Rubio, during an interview last month with GQ, was asked how old he thinks Earth is.
"I'm not a scientist, man," he said. "I can tell you what recorded history says, I can tell you what the Bible says, but I think that's a dispute amongst theologians and I think it has nothing to do with the gross domestic product or economic growth of the United States. I think the age of the universe has zero to do with how our economy is going to grow."
Jeb Bush Jr. -- son of Republican former Florida Gov. Jeb Bush -- said on CNN the question was "strange" and Rubio's response was "kind of a head-scratching type of answer."
He said the Republican Party has been portrayed as "kind of anti-science and anti-technology" but needs to be "a kind of pro-science and pro-technology party. And I think Marco Rubio is just that."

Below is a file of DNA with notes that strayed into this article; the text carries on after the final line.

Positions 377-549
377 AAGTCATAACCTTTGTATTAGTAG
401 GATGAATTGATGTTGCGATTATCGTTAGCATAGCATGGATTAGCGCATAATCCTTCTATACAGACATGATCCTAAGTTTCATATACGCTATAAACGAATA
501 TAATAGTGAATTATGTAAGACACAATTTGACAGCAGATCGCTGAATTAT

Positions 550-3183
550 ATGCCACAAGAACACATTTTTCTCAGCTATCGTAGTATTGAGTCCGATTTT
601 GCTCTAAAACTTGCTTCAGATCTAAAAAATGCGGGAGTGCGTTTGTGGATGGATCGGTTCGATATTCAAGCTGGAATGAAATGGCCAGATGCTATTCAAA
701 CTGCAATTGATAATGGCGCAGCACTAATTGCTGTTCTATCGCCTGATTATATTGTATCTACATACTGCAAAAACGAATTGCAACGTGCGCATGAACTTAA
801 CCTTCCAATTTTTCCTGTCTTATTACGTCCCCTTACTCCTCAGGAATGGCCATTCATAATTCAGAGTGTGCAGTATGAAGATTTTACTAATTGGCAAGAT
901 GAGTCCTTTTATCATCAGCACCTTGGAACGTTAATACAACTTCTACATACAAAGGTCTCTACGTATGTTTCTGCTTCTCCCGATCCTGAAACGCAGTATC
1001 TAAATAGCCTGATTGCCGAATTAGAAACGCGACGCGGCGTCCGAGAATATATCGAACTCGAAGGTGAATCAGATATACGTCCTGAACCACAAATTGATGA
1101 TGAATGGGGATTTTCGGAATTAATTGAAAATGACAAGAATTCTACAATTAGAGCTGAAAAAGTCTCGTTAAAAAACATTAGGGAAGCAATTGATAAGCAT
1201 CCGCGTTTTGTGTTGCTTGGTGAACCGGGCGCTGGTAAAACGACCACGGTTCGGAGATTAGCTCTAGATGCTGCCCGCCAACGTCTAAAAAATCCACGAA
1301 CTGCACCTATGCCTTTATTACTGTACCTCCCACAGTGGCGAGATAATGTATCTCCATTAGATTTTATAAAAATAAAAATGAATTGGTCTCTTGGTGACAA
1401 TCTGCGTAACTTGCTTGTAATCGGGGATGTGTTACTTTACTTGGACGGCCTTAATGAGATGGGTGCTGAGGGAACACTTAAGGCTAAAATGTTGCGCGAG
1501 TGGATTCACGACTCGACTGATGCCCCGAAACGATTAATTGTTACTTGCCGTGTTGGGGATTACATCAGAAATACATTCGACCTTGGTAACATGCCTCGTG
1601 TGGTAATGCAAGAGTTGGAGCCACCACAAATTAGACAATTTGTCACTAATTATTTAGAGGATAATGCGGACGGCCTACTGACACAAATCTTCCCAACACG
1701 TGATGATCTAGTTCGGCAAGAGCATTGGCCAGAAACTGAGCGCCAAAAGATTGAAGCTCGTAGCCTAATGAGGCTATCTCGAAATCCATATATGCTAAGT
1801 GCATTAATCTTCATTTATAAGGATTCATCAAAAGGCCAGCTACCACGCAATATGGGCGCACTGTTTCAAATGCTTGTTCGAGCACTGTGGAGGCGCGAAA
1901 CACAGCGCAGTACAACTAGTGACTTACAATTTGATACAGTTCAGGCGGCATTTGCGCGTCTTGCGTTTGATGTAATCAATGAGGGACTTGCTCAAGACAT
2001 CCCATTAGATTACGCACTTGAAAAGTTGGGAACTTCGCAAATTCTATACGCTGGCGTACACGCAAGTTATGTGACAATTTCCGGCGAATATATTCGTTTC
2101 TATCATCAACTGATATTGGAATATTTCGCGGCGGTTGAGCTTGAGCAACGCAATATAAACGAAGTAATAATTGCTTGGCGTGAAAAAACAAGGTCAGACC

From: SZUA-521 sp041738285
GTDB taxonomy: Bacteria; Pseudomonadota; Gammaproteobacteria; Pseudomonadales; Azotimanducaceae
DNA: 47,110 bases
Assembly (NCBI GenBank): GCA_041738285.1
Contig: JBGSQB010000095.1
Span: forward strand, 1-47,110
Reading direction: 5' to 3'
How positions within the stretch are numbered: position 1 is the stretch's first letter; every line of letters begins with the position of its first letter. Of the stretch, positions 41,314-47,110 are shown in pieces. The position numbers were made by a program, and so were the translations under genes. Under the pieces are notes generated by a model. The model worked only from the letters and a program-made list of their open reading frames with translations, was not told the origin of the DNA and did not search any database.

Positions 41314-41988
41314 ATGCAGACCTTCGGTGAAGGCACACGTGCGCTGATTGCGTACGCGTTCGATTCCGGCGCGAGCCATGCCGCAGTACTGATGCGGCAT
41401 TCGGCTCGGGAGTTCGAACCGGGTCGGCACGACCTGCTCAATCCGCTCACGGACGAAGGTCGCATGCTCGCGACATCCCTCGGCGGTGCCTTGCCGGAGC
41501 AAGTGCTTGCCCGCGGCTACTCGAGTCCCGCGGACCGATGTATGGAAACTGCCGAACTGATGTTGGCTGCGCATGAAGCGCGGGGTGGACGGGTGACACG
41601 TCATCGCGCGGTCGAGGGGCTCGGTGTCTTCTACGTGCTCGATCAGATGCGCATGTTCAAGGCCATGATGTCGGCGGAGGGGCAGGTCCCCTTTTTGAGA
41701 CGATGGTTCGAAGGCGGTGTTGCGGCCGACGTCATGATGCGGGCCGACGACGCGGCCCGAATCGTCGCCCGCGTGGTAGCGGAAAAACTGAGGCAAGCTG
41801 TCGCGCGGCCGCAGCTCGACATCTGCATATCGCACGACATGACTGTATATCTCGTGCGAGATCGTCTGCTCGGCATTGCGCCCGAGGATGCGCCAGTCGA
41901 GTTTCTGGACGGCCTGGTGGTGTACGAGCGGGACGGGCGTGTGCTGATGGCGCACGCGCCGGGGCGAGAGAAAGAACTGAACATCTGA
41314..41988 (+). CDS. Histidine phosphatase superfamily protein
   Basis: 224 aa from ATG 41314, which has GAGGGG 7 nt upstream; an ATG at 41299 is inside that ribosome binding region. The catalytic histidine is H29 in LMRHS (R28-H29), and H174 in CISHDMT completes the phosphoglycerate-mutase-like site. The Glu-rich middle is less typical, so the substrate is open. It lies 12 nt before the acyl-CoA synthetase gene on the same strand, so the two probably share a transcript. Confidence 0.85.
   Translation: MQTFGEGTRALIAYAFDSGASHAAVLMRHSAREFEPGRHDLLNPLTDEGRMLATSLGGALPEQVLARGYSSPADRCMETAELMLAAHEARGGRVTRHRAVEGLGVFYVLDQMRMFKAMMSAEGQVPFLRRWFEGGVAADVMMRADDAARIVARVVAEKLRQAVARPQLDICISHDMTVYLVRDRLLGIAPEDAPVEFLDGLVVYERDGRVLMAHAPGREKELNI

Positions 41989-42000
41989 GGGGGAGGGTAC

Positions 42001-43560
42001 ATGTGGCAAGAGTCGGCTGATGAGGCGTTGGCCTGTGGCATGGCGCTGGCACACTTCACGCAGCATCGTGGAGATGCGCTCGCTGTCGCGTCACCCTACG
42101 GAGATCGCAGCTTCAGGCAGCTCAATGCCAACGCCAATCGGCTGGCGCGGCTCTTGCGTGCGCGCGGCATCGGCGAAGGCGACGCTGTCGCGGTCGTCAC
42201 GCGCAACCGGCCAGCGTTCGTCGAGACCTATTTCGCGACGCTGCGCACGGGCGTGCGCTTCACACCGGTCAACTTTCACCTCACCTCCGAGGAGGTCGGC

In an interview Wednesday with Politico, Rubio said his comment to GQ "was actually trying to make the same point" President Barack Obama made in 2007 that there is no scientific debate about the planet's age.
"I mean, it's established pretty definitively as at least 4 1/2 billion years old," he said. "I was referring to a theological debate, and which is a pretty healthy debate.
"To the extent there is any kind of debate about the age of the Earth scientifically, I'm not in a position to mediate that," he said.
"I just think in America we should have the freedom to teach our children whatever it is we believe," he said. "And that means teaching them science. They have to know the science but also parents have the right to teach them the theology and to reconcile those two things as they believe and see fit."
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